Officials warn of scary Halloween for pedestrians

Halloween is a night intended to be a delight for kids, but AAA and National Highway Traffic Safety Administration officials are warning the yearly celebration has also turned into the deadliest night of the year for pedestrians.

And this year there’s sort of a “perfect storm” of potential dangers on Bay Area streets.

With Halloween falling on a Friday, adults will be doing their own forms of trick-or-treating, but on this Halloween evening in San Francisco they’ll also be mixing with thousands of Giants fans reveling in a post-parade party celebrating the team’s third World Series title in five years.

Just as the sun sets there will be a combination of kids and adults on foot taking to the streets on their trick-or-treat rounds, with other adults driving home from parties and bars.

Even before the Giants World Series celebration was set for Friday afternoon, federal and local agencies, and other groups were warning about the dangers for trick-or-treaters.

Jennifer Huebner, a manager with AAA Traffic Safety Programs, cautions:

“When Halloween falls during the middle of the work week, parties and events are spread out over several days to include the weekend.  With Halloween on a Friday this year, most festivities are expected to take place that evening putting a large number of adult partygoers on the road the same night as trick-or-treaters.”

In San Francisco, the combination of a Friday night Halloween capping a day of celebrating the Giants World Series victory comes as 15 pedestrians have already been killed in The City — 14 on city streets and one on a freeway off ramp — so far this year.

Nicole Schneider, executive director of Walk San Francisco, a nonprofit working to make San Francisco’s streets safer for pedestrians, says that’s two more pedestrian deaths than a year ago at this time.

Speaking of Halloween, Schneider told SFBay:

“It’s more important that drivers be cognizant of their speed and that there will be more people out and walking about.”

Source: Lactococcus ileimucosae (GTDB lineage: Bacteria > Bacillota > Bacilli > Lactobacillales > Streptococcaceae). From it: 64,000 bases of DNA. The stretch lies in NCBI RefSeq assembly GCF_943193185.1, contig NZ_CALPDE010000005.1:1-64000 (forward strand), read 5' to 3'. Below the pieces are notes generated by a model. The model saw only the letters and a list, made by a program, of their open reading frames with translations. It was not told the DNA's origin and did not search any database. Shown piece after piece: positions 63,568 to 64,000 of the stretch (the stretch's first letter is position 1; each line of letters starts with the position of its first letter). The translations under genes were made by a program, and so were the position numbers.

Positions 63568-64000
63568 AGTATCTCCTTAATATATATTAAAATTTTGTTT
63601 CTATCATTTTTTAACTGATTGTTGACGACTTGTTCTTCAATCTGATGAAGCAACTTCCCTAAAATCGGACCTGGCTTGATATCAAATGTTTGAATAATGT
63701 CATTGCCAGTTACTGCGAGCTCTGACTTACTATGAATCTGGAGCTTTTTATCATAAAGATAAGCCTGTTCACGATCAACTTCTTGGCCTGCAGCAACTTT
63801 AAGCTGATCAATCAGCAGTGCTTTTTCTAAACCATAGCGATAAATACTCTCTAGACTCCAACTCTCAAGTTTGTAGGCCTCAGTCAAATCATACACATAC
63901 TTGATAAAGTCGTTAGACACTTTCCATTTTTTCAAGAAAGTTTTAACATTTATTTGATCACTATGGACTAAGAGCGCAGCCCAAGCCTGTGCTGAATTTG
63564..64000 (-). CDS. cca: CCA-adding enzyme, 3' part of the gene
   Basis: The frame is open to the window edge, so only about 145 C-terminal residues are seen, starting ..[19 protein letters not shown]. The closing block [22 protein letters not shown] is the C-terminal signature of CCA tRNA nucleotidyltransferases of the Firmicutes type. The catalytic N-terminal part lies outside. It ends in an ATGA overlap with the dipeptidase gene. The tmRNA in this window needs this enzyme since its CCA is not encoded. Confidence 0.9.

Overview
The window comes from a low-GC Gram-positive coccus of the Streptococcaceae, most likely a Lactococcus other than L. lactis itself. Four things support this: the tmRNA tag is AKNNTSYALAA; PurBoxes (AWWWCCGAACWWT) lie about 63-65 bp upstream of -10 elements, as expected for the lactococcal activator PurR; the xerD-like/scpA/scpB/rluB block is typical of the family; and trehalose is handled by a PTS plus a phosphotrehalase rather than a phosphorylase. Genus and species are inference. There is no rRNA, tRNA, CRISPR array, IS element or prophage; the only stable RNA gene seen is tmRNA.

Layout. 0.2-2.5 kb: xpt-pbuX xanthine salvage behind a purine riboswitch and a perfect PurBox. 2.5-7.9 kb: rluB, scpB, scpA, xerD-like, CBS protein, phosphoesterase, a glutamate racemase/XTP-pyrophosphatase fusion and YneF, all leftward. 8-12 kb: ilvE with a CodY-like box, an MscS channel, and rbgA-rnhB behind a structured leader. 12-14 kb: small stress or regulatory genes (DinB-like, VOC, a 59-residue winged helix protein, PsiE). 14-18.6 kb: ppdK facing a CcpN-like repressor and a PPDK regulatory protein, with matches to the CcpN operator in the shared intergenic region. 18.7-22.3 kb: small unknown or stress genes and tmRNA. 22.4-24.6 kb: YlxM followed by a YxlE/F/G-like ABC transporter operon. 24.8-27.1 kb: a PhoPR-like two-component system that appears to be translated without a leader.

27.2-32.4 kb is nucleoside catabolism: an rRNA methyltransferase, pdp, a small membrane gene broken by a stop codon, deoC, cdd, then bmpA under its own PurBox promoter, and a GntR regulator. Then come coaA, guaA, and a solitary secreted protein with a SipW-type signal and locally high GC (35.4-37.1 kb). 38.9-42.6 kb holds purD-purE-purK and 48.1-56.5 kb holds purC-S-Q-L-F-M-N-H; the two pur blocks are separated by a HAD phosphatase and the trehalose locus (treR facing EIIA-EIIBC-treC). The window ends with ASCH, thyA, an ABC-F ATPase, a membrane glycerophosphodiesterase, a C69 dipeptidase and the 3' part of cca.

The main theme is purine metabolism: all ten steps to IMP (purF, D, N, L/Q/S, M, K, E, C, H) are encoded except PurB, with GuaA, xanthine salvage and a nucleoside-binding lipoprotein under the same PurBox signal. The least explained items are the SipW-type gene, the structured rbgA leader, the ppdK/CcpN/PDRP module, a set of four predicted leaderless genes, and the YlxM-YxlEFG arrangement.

Two of the  pedestrian deaths this year have taken place in October, including one last week where Priscila Moreto, a 67-year-old city worker, was hit and killed in a crosswalk near City Hall.

Schneider says Walk San Francisco  plans a “Call to Action” next Friday to pay tribute to Moreto and to focus attention on the number of people killed on the city’s streets:

“There’s still a lot of work to do.”

To keep kids out of Harms Way on Halloween night, cities across the Bay Area are planning events to encourage trick-or-treaters to stay off the streets, and most agencies will have extra officers on patrol.

In Santa Clara, the city is offering a “Spooktacular” at the city’s Youth Activity Center from 3:00-6:00pm.  Admission is free and the party includes entertainment, treats and other events.

And in Santa Cruz, to keep kids safe and to reduce potential trouble from what police are terming “alcohol-fueled” adults more than 100 Santa Cruz police officers and officers from other agencies will be enforcing a “Safety Enhancement Zone” in the city’s downtown area  from 12:01 a.m. Thursday through early Saturday morning.

The zone includes closed streets, restricted parking and stepped up enforcement by officers.  Last year Santa Cruz police say they made 32 arrests on Halloween evening.

Besides Halloween coming on a Friday, officials are also reminding people that Sunday is the start of daylight savings time, meaning it’s time to set the clocks back one hour, and it will start getting dark by 6 p.m.


John Marshall is an SFBay editor and producer and writer for San Francisco’s KGO Radio.  Follow him on Twitter @breakingnewsman.